Interesting to note that the battery isnít what I was expecting. A Century and even though it has more CCA I dont think it is correct one for my car. Also, I understand the date stamp code for this one is under the battery so I couldnít get to it at this time.

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  #30  
Old 03-18-2019, 11:58 PM
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Battery for E53 2005 4.4i

The plate is missing because it would not fit your rim.

Group 94R for 6 or 49 for 8 cylinder is what I see.

If yours is a Group 95 as hinted by the model number ; but can't confirm by partial UPC, than it's a huge battery much bigger than needed.

The numbers you describe from your test sound just about what I'd expect to see.

Are you having hard to start issues, etc? Usually the first post would include I've had to get a jump start xx times in a month so I'm thinking the battery might be at fault.

In the past year I've seen three cases of somebody replacing a battery to only discover shortly thereafter, that their starter was shot not the battery.

If you have a clamp ammeter, or a peak reading dmm, you can measure the current that your starter is pulling at start up to determine if it's failing.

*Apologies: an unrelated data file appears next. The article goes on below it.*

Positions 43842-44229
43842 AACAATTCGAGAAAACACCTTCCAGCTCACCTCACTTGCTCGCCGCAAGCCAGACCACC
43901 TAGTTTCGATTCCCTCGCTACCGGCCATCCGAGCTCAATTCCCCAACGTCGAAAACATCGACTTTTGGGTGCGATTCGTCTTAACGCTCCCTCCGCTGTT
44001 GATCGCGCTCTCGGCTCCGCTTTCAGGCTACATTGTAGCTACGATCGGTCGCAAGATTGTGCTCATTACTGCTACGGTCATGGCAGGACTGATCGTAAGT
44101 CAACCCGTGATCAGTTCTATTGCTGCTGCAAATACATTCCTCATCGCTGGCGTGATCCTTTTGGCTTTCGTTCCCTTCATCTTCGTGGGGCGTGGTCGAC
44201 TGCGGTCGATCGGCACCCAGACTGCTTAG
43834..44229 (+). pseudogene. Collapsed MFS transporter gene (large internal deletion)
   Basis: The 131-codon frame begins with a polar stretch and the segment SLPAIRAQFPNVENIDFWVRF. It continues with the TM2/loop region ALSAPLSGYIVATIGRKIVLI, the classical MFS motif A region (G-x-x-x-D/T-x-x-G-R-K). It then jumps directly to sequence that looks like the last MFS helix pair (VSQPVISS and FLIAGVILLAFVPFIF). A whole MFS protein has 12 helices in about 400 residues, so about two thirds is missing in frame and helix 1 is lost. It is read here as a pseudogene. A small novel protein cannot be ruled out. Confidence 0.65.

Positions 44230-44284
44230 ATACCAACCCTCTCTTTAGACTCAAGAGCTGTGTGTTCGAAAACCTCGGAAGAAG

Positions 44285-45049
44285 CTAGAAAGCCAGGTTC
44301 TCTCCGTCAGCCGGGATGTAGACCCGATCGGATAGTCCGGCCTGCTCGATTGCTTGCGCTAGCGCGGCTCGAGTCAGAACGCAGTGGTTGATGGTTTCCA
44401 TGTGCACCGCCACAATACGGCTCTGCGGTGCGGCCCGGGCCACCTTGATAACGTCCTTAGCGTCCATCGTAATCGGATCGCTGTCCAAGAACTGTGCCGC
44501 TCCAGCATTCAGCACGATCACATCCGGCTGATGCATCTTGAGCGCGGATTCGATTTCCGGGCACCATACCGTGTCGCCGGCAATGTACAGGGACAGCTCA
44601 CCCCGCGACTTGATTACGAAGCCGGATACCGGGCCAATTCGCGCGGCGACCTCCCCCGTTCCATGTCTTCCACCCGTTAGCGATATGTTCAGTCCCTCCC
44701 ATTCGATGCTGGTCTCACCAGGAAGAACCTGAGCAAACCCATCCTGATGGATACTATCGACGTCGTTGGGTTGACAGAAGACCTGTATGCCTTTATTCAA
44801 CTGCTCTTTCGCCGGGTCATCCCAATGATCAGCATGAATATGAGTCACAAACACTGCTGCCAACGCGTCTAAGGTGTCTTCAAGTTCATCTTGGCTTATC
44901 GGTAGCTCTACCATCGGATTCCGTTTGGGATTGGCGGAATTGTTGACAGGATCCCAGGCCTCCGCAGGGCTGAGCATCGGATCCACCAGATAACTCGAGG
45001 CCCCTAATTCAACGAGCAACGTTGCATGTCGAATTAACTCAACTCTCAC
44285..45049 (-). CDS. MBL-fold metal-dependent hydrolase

A Starter will typically pull 50-70% more current at end of life.

These giant batteries we use will mask this failure quite well: a 200A starter that pulls 400A is nothing for a 950cca battery but it's definitely not good for the battery to pull double the design current, so just like the solid advice from BC that the main test for a battery is the load test with a proper tester, you would be ill informed to only use that test. Before you replace a battery get a current draw test on the starter.

I developed a method to get you a ballpark starter current value: measure the voltage drop from the B+ terminal to the lighter socket in the cabin. My baseline is 0.75v with the petrol i6. Using that value I multiply by 280 and get 210A. It's an estimate but gives me a relative value I can test annually and before I change a battery. If suddenly that voltage drop is 1.25v than my starter would be pulling 350A and means it's toast!

I have yet to get a DC clamp ammeter to more precisely calibrate the 280 factor but I know that's close. (Based on kw spec of the starter).
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Last edited by andrewwynn; 03-19-2019 at 12:11 AM.